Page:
Gene and Metabolite Regulatory Network Analysis of Early Developing Fruit Tissues Highlights New Candidate Genes for the Control of Tomato Fruit Composition and Development

Mounet, Fabien, Moing, Annick, Garcia, Virginie, Petit, Johann, Maucourt, Michael, Deborde, Catherine, Bernillon, Stéphane, Le Gall, Gwénaëlle, Colquhoun, Ian, Defernez, Marianne, Giraudel, Jean-Luc, Rolin, Dominique, Rothan, Christophe and Lemaire-Chamley, Martine (2009) Gene and Metabolite Regulatory Network Analysis of Early Developing Fruit Tissues Highlights New Candidate Genes for the Control of Tomato Fruit Composition and Development. Plant Physiology, 149 (3). pp. 1505-1528. ISSN 0032-0889

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Abstract

Variations in early fruit development and composition may have major impacts on the taste and the overall quality of ripe tomato (Solanum lycopersicum) fruit. To get insights into the networks involved in these coordinated processes and to identify key regulatory genes, we explored the transcriptional and metabolic changes in expanding tomato fruit tissues using multivariate analysis and gene-metabolite correlation networks. To this end, we demonstrated and took advantage of the existence of clear structural and compositional differences between expanding mesocarp and locular tissue during fruit development (12-35 d postanthesis). Transcriptome and metabolome analyses were carried out with tomato microarrays and analytical methods including proton nuclear magnetic resonance and liquid chromatography-mass spectrometry, respectively. Pairwise comparisons of metabolite contents and gene expression profiles detected up to 37 direct gene-metabolite correlations involving regulatory genes (e.g. the correlations between glutamine, bZIP, and MYB transcription factors). Correlation network analyses revealed the existence of major hub genes correlated with 10 or more regulatory transcripts and embedded in a large regulatory network. This approach proved to be a valuable strategy for identifying specific subsets of genes implicated in key processes of fruit development and metabolism, which are therefore potential targets for genetic improvement of tomato fruit quality.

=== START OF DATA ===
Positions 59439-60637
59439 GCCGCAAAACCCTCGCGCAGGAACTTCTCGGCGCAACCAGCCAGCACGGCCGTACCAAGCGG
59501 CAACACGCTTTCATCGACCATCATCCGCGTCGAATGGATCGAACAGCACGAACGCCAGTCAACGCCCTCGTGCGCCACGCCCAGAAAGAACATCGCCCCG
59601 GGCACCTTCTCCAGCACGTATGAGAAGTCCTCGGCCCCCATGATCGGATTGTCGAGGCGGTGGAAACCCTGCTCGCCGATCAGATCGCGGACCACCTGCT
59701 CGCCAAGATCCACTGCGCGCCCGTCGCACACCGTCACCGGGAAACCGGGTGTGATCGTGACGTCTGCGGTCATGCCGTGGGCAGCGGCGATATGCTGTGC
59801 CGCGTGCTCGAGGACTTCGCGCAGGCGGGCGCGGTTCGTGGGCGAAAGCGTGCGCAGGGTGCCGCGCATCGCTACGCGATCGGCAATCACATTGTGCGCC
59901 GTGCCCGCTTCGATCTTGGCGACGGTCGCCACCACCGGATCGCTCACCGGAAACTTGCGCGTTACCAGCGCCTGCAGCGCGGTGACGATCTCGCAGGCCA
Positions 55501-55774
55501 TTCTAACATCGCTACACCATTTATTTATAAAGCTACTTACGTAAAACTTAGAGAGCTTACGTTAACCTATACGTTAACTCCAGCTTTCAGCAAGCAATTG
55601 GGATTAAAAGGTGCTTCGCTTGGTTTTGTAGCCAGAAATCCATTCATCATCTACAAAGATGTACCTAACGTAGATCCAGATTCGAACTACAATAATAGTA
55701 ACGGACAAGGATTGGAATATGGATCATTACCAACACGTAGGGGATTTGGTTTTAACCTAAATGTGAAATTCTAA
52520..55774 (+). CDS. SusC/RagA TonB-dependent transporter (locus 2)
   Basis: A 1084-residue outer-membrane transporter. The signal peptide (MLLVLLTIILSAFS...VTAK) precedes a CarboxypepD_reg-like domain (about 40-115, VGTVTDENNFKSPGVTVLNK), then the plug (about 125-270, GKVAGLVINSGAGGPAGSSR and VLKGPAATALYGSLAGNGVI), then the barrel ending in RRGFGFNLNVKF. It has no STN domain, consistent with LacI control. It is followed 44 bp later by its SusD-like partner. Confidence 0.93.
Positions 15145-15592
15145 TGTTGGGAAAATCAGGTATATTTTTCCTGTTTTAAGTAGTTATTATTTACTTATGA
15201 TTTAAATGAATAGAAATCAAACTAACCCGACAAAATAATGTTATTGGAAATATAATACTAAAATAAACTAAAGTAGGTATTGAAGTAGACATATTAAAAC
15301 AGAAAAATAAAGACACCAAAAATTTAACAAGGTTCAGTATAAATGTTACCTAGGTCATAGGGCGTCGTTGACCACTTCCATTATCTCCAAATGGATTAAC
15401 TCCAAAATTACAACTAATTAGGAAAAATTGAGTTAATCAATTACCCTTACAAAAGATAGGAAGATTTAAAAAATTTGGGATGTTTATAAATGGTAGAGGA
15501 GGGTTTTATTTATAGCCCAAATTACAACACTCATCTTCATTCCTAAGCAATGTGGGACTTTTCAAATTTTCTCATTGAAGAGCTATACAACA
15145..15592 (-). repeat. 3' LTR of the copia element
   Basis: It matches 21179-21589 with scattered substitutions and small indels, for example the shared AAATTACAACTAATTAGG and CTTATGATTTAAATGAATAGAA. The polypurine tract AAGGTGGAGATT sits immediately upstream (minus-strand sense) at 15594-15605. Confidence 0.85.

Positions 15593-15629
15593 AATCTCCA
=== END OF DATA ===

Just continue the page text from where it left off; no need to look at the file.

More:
Item Type: Article
Uncontrolled Keywords: physiology,genetics,plant science ,/dk/atira/pure/subjectarea/asjc/1300/1314
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Depositing User: LivePure Connector
Date Deposited: 26 Oct 2018 14:30
Last Modified: 22 Apr 2020 07:08
URI: https://ueaeprints.uea.ac.uk/id/eprint/68659
DOI: 10.1104/pp.108.133967

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